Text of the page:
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North Korea fires rocket weeks after nuclear test
[SEOUL] North Korea launched a long-range rocket on Sunday, drawing immediate condemnation from Japan and the US a month after the isolated nation conducted a fourth nuclear test.
A South Korean official said the rocket was launched around 9:30 am Seoul time and disappeared off the radar south of Jeju island, while adding it was too soon to determine whether it had been a success. Yonhap News, without citing anyone, said the launch was possibly a failure. The United Nations Security Council will hold an emergency meeting on the launch at 11 am New York time.
Japanese Prime Minister Shinzo Abe criticised the launch, telling reporters in Tokyo it was unacceptable and in violation of international law. U.S. National Security Advisor Susan Rice issued a statement saying the launch "represents yet another destabilising and provocative action and is a flagrant violation of multiple United Nations Security Council resolutions."
The Jan 6 test of what North Korea claimed was a hydrogen bomb prompted the US, Japan and South Korea to seek tougher international sanctions against Kim Jong Un's regime. Those efforts have run into resistance from China, which rejects measures that could destabilize North Korea and trigger a flood of refugees across the countries' shared border.
The rocket launch showed the limits of China's leverage with Mr Kim as the plan was announced in early February while China's nuclear envoy was in Pyongyang. The Kim regime has ignored China's repeated calls to stop developing nuclear arms. North Korea insists its rocket launches are for peaceful scientific purposes, while the US has said they are tests of ballistic missile technology that could eventually carry nuclear weapons and are banned under United Nations Security Council resolutions.
US President Barack Obama has discussed the possible rocket launch with Chinese leader Xi Jinping and both agreed it would breach multiple UN Security Council resolutions against missile testing "and represent another provocative and destabilising action," according to a White House statement on Feb 5.
The two leaders emphasised the "importance of a strong and united international response to North Korea's provocations." The test follows a pattern of conducting long-range rocket launches around the time of nuclear tests. North Korea fired a long-range rocket before each of its previous three atomic tests, all of which resulted in a tightening of international sanctions.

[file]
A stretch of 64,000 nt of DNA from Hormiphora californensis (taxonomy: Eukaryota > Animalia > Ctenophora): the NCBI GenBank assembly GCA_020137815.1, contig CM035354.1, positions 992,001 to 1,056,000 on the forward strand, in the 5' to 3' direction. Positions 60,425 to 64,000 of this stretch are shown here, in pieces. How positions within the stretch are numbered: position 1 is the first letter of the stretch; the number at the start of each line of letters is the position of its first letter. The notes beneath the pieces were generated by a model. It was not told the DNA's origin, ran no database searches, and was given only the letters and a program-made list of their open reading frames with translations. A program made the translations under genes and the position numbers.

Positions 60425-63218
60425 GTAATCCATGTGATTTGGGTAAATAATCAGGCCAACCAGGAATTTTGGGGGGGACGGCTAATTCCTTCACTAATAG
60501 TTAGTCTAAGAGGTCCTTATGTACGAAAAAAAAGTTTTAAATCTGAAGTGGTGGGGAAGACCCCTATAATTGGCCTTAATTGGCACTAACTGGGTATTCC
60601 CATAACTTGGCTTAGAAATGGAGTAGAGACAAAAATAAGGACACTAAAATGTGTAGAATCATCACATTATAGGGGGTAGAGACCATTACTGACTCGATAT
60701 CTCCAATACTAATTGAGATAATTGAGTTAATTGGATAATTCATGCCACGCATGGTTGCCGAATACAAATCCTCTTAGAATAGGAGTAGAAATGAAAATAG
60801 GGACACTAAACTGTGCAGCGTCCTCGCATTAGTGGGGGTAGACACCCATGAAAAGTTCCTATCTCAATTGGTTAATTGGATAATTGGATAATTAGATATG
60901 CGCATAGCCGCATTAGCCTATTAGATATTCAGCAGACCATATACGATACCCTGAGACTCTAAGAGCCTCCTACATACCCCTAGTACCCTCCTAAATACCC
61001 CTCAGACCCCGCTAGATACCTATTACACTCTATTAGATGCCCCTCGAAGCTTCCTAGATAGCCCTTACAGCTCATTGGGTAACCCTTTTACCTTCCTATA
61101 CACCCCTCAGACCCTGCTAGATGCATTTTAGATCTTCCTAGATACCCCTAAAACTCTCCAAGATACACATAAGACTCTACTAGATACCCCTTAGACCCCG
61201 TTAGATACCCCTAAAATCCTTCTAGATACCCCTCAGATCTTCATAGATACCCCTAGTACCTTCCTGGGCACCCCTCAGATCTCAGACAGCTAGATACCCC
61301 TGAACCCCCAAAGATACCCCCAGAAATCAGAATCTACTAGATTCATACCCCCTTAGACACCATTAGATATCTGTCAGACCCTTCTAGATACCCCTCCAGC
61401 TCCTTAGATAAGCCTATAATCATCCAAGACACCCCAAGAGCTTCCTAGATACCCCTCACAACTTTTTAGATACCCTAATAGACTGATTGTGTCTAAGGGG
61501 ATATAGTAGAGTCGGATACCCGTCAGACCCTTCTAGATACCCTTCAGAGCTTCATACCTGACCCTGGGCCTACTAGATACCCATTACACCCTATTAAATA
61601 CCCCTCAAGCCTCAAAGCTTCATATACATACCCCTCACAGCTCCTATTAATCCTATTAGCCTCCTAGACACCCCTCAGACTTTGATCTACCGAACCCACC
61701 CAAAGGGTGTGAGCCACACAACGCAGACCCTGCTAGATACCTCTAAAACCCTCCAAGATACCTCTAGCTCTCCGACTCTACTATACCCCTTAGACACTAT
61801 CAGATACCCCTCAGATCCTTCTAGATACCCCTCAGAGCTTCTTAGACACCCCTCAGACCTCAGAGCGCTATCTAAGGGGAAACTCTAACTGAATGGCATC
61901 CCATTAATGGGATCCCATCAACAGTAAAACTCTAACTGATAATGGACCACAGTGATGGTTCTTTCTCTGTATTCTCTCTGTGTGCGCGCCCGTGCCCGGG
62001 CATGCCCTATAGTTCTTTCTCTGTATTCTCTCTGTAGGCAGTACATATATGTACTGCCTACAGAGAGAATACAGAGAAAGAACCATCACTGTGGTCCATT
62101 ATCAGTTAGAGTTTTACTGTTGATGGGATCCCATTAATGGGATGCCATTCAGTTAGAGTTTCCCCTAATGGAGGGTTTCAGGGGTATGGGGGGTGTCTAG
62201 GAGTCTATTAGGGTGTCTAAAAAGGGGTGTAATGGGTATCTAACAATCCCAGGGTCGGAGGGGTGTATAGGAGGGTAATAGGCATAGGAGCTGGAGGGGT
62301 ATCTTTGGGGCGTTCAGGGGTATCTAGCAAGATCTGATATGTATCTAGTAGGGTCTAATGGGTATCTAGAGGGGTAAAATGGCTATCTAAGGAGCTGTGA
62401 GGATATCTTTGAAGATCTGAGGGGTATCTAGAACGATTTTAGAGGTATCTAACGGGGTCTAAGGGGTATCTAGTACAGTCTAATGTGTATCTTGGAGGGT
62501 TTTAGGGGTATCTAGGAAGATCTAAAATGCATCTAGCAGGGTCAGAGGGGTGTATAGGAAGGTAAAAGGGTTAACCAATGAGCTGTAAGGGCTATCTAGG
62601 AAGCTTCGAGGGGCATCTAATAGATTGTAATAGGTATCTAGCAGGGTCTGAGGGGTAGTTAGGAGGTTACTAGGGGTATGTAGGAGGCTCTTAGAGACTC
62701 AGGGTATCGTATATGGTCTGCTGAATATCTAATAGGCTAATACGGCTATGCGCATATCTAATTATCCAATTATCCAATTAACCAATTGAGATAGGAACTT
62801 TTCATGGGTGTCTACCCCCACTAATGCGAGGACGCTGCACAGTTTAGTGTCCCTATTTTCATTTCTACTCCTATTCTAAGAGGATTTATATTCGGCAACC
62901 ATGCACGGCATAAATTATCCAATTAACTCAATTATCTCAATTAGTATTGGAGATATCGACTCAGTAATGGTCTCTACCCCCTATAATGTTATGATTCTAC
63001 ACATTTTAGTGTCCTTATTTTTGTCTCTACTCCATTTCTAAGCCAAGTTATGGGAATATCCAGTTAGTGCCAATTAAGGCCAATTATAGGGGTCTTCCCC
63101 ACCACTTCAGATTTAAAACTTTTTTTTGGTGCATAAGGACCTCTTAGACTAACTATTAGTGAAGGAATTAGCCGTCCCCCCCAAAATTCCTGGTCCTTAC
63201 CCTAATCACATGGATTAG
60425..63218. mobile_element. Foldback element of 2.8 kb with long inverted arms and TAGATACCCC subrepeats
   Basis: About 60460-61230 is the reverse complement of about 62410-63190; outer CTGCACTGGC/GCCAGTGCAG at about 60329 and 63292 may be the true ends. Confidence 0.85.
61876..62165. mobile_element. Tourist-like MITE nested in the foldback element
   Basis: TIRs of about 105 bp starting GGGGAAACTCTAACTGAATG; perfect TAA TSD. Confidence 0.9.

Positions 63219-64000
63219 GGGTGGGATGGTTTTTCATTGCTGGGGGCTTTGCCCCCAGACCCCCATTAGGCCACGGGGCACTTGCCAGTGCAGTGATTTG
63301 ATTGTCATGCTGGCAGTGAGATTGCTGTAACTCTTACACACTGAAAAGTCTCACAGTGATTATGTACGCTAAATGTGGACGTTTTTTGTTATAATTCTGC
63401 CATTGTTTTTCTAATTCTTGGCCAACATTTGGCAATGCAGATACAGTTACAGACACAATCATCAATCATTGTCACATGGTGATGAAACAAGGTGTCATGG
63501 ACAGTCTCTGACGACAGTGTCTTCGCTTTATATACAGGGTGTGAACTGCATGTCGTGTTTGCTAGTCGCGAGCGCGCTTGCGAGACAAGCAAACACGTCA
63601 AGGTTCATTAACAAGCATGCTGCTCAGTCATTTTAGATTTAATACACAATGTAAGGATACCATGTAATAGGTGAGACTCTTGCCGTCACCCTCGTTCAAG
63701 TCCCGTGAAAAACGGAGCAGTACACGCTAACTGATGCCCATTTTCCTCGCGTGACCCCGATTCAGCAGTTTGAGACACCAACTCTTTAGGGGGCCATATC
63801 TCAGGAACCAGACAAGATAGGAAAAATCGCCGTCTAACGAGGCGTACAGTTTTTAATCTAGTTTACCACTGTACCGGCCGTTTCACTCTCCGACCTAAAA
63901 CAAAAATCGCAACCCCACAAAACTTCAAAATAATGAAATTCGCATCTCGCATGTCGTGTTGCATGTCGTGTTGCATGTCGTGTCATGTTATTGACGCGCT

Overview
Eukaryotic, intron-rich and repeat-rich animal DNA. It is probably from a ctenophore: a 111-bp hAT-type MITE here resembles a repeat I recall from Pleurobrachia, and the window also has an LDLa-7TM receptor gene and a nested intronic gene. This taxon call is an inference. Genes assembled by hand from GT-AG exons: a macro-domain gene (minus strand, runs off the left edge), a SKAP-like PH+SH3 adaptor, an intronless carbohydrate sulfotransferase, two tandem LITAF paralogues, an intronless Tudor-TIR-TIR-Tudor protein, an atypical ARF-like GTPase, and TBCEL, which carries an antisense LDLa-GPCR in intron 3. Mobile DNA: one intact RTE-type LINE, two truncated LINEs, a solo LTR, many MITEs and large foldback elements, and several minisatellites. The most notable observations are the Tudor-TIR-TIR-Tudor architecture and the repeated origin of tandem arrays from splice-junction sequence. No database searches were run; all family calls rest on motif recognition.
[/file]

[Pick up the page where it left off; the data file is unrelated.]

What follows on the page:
"The next technological step to developing a missile system will likely be to prove that its space launch vehicles are capable of carrying a re-entry vehicle capable of re-entering the atmosphere," Alison Evans, an IHS Country Risk senior analyst, said before the launch. "This would give a strong indication that North Korea is capable of producing warheads for an intercontinental ballistic missile which could reach the United States."
North Korea put its first satellite into space in 2012 and has since upgraded its launch site on the nation's northwest coast about 50 kilometers from the Chinese border to accommodate larger rockets. The nation's claim the following year that it is capable of building a nuclear missile that can reach the US has been met with skepticism. Even so, officials in Seoul have said the regime has made significant strides toward developing such weapons.
North Korea is developing a missile called Taepodong-2 with a range of 10,000 kilometers, according to South Korea's Defense Ministry. That would leave the West Coast of the US within the missile's range. Questions remain as to whether North Korea has the technical capability to miniaturise a nuclear warhead and to ensure its missiles could endure the stress of space flight and hit intended targets precisely.